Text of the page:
As for the Yankees defense being the same as last year, I'm not sure how that helps your point. It was mediocre (at best) last year, and while Damon might catch a few more fly balls (though that doesn't help Wang much), Sheffield and Matsui are each a year older (and are poor outfielders anyhow). Plus, Damon is 32...he's not gonna cover a ton of ground.

Finally, you can question the value of things like K/9, K/BB, GB/FB, and other numbers as a predictive/analytical tool. But you're gonna have to give some evidence beyond "there's more to pitching than strikeouts." Of course there is. But the problem for the pitcher is, once you let the batter hit the ball, you rely on your defenders to get him out. And there's more variance in that then in not letting him hit the ball at all.

12:47 PM  
Blogger Ben Valentine said...

Sometimes teams and players get lucky. At one point last season, the Washington Nationals were in first place despite allowing more runs than they scored. 99 out of 100 times, that team is going to be below .500 for the whole season. For whatever reason, the Nationals were tremendously lucky last season and were above that mark for the whole year.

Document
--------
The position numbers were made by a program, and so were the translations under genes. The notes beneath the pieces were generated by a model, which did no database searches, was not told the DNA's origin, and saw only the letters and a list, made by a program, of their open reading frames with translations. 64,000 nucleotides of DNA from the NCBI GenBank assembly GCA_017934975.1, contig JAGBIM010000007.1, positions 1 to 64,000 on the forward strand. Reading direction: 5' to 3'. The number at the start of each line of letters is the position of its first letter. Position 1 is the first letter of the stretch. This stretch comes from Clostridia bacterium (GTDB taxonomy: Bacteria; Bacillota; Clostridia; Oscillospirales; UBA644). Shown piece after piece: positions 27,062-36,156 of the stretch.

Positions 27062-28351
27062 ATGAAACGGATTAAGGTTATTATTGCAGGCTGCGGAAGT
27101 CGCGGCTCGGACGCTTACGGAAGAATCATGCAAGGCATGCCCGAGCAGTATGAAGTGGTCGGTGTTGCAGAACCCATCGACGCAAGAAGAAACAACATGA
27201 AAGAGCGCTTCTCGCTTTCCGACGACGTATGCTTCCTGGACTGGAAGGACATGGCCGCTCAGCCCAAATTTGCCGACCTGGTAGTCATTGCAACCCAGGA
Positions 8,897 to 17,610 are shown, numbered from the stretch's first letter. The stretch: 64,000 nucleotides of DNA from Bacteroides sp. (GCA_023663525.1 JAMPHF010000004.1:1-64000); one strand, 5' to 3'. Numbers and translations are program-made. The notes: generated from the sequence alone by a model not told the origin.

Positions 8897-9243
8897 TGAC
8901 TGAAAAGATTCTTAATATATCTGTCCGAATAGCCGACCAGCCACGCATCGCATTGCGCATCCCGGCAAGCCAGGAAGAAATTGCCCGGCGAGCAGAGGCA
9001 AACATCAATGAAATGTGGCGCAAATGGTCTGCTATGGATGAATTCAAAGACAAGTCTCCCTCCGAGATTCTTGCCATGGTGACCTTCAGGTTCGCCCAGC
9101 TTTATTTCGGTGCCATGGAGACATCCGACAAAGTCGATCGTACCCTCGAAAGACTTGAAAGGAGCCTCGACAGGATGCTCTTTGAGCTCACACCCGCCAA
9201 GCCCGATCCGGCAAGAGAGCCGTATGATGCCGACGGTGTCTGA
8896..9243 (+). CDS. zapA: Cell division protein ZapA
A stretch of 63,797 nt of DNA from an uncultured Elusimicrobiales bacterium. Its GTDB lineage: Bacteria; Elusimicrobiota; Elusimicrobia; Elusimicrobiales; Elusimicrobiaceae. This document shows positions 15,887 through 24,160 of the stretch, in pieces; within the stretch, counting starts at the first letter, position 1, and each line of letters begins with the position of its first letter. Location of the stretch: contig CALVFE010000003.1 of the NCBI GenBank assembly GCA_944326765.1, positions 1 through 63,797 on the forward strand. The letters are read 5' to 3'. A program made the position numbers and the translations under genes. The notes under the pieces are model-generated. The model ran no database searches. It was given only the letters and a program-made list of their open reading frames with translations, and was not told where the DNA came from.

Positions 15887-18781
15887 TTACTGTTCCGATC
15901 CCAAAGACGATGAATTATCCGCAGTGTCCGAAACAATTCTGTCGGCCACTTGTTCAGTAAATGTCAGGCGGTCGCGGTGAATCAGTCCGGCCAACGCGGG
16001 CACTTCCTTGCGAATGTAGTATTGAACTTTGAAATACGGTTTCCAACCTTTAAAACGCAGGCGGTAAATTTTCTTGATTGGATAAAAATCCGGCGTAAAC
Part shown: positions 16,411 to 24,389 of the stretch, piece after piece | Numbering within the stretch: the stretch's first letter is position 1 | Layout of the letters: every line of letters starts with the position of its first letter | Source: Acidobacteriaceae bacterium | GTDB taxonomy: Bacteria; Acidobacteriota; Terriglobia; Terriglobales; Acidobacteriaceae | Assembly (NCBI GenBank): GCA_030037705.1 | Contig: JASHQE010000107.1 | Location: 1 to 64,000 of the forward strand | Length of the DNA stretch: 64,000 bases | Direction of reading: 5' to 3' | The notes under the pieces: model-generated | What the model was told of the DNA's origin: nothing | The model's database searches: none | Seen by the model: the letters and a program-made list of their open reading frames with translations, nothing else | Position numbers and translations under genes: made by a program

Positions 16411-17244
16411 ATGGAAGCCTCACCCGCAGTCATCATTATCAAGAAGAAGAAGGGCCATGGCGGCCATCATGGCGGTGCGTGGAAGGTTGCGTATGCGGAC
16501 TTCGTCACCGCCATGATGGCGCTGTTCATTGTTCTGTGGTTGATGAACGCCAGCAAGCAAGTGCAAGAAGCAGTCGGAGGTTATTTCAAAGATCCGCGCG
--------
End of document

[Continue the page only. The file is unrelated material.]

People always say there's more to pitching than strike outs. But check most scouting reports on pitchers and the first thing people usually check are K/9. Declining ones are often an indication of a declining pitcher. That is because his stuff is becoming more hittable.

A baseball field is a large area. The difference between an out and a basehit can be a couple of feet or in some cases, a couple of inches. In other words, when the ball is put in play, some luck is involved. Is it odd that three pitchers out performed what they should have done last year? Sure. But I'm using tangible tools like K/9 and K:BB, things that scouts use to judge pitching performance. The reasoning "Well all three pitched well for half a season" is based off nothing tangible.

Johnny Damon IS Bernie Williams in centerfield. Great speed, negative arm. The Yankees defense overall hasn't improved.

Finally, the Red Sox rotation: You're basing your evaluations off one or two starts. (Notice I mentioned nothing about Chacon and Wang's poor performance to start the year) It is too early to say whether Wells and Wakefield have fallen apart. I don't like Clement much, but what does it matter if the Sox fans didn't like him last year?

Furthermore, what makes the Yankee rotation any healthier than Boston's? Mussina, Pavano, Wright, Small and Wang all have had substantial injuries over the last year. Randy Johnson is over 40!

If I've got to have an injury risk rotation, I'll take Beckett, Schilling and Clement at the front end, rather than Johnson, Mussina and Chacon (or would you rather Pavano, Wang or Small?)

2:36 PM  

Post a Comment

<< Home